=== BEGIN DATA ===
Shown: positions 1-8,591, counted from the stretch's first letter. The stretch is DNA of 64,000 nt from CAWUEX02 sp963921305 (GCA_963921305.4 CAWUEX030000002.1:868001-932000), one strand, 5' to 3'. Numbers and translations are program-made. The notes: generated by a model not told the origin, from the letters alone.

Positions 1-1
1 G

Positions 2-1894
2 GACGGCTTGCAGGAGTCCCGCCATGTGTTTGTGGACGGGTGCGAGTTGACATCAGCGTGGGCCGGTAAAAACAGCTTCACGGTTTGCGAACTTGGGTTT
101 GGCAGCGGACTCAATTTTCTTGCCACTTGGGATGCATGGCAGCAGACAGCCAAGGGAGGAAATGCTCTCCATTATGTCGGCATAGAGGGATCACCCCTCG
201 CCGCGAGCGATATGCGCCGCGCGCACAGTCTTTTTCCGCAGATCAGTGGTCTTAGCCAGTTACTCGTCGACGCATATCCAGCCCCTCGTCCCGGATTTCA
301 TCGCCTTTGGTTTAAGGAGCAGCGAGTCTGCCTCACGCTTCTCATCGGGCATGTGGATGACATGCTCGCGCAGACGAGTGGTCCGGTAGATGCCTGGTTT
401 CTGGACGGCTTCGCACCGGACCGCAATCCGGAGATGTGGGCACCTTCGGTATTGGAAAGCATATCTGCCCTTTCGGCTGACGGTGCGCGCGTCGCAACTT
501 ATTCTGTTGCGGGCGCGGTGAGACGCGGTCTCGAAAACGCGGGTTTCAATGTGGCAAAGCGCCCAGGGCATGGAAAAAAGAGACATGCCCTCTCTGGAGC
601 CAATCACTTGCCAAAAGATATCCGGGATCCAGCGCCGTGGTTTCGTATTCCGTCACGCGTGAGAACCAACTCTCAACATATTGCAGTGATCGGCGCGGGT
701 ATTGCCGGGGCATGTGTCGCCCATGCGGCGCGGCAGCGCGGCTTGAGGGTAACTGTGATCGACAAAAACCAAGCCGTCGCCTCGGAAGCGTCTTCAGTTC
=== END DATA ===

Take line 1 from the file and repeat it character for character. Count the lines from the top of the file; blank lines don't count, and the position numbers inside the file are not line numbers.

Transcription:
Shown: positions 1-8,591, counted from the stretch's first letter. The stretch is DNA of 64,000 nt from CAWUEX02 sp963921305 (GCA_963921305.4 CAWUEX030000002.1:868001-932000), one strand, 5' to 3'. Numbers and translations are program-made. The notes: generated by a model not told the origin, from the letters alone.